I've worked with the homeless and indigent as a church volunteer, and later as a pastor, for many years. It was almost always my experience that those who begged for handouts on the street would use the money to buy alcohol or drugs, not food or clothing or something worthwhile.
One of the more telling ways to find out whether someone really needs help is to offer them assistance in kind rather than in cash. When serving as a pastor, I was many times asked for help by someone needing money to "buy food for my family" or "buy gas to get back home to [wherever]" or "buy clothes so my kids can go to school". When I'd offer to buy the food/gas/clothes for them, and give them the merchandise rather than the money, in more than nine cases out of ten the offer was declined - in fact, more than a few of them actually insulted me, demanding cash instead. (Needless to say, they didn't get it.)
Now comes news that an Oklahoma City man lost his temper with an elderly lady who asked him for money. He gave it to her . . . then saw her driving off in a new car. He was understandably outraged, and confronted her. (Language alert - he's not polite.)
I note from the report:
"the elderly woman’s family ... said their grandmother has a panhandling permit and 'isn’t doing anything illegal'."
To which my reaction is, so what? Legal or illegal, she's still a fraud!
I can only repeat the advice I used to give as a pastor: give your money to a charity that you trust to use it wisely to help those in need. My #1 favorite in that regard is the Salvation Army, which has very low administrative overhead and uses most of what it receives for its work. It's very careful not to dispense cash or easily-sold items to those who'll abuse the gift.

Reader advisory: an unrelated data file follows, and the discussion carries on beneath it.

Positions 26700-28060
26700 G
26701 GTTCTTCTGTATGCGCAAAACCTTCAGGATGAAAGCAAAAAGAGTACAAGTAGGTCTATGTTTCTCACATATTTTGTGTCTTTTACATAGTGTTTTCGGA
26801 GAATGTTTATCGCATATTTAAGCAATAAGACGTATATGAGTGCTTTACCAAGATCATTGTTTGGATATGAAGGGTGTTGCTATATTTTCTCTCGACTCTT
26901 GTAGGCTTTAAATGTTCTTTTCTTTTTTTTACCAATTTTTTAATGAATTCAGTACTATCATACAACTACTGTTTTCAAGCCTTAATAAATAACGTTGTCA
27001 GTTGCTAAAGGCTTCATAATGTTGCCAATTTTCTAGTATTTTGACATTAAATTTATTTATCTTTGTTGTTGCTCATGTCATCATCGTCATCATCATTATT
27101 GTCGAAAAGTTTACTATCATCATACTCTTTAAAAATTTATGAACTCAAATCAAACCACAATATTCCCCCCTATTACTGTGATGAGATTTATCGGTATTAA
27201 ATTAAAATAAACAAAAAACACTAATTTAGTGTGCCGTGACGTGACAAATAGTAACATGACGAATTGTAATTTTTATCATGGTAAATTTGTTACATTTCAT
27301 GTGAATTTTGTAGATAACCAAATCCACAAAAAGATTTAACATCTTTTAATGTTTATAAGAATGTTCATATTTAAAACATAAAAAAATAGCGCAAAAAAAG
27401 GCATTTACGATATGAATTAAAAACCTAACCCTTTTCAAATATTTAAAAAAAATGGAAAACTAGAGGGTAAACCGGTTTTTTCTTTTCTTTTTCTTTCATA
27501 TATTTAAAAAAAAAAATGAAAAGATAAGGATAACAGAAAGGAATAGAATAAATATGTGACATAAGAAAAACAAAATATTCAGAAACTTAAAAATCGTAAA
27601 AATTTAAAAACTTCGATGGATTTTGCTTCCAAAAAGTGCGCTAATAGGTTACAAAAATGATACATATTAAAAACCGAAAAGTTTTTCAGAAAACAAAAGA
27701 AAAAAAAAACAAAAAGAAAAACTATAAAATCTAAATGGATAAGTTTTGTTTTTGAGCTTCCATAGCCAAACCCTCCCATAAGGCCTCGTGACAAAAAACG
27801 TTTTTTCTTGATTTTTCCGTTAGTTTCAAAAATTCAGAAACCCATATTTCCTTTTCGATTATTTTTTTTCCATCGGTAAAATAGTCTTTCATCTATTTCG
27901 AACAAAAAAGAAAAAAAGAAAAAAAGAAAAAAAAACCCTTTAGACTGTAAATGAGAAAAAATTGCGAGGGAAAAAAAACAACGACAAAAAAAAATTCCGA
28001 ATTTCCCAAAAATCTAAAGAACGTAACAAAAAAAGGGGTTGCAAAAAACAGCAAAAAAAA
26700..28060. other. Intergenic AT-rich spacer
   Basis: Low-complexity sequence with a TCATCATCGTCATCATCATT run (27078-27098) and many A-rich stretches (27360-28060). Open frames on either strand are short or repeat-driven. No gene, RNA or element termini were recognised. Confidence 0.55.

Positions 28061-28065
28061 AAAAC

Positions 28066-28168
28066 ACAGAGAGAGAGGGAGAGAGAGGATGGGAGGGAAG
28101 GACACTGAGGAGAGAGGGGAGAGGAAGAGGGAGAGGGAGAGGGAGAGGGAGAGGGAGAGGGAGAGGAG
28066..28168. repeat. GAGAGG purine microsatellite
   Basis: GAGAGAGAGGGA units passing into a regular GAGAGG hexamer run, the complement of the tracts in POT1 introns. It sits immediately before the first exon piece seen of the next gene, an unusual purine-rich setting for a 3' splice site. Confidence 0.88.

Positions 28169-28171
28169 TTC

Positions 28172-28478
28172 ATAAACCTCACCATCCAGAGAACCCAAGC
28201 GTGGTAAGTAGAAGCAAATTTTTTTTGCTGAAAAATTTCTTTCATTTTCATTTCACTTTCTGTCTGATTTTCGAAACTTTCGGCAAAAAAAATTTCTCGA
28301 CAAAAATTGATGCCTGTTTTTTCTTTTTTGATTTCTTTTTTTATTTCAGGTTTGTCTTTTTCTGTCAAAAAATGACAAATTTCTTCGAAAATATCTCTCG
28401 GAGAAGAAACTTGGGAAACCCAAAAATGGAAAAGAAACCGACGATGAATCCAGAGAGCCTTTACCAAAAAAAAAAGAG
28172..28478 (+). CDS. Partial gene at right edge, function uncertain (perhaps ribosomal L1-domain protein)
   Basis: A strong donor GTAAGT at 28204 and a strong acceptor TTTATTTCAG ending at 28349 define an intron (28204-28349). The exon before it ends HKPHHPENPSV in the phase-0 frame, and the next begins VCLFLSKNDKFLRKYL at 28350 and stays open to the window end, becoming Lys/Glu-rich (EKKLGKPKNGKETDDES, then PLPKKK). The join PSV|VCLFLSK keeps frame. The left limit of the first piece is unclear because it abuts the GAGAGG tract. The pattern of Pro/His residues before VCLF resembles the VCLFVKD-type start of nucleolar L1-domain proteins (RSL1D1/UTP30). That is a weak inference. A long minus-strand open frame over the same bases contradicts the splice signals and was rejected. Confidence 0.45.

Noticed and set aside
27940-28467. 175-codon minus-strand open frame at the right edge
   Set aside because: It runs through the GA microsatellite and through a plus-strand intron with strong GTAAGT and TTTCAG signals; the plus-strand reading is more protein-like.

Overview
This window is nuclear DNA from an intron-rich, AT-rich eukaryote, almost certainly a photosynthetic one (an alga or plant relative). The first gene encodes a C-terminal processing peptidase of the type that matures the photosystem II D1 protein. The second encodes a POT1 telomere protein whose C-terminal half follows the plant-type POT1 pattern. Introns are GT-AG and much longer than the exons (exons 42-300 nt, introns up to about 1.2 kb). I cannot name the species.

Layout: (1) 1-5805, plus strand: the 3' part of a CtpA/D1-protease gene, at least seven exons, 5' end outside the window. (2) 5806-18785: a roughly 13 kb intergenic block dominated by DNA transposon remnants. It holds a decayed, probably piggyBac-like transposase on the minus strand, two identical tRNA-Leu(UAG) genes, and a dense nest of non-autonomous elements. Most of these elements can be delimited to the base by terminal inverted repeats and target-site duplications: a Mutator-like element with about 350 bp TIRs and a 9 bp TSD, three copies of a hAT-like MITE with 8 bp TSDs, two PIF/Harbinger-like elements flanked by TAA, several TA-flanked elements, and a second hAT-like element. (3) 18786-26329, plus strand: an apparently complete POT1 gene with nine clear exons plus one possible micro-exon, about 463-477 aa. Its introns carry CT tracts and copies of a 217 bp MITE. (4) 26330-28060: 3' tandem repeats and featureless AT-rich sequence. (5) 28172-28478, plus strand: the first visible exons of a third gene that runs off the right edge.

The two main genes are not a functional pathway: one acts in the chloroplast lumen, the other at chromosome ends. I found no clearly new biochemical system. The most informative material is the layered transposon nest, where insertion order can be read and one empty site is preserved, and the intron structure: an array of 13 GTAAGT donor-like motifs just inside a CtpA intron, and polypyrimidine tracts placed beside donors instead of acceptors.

Beware of charity scammers: there are an awful lot of them out there. Also, beware of 'umbrella' charity organizations such as the United Way, the American Red Cross or Catholic Charities. Some of the purposes and lower-level organizations they support are worthwhile, but others may be morally or ethically objectionable to you (some of them most certainly are to me!). Furthermore, they often use an unconscionable proportion of funds raised for internal expenses and administrative overhead (including exorbitant salaries for their top management).
Instead of giving to an 'umbrella' body, which then decides for itself how your money will be used, I strongly suggest giving instead to a focused, single-purpose charity that works for needs and in places that you consider important. This will ensure that your donation is used for purposes of which you approve. Yes, it takes more effort to research such charities and make sure they're what they say they are, but that's part of being a responsible citizen, IMHO.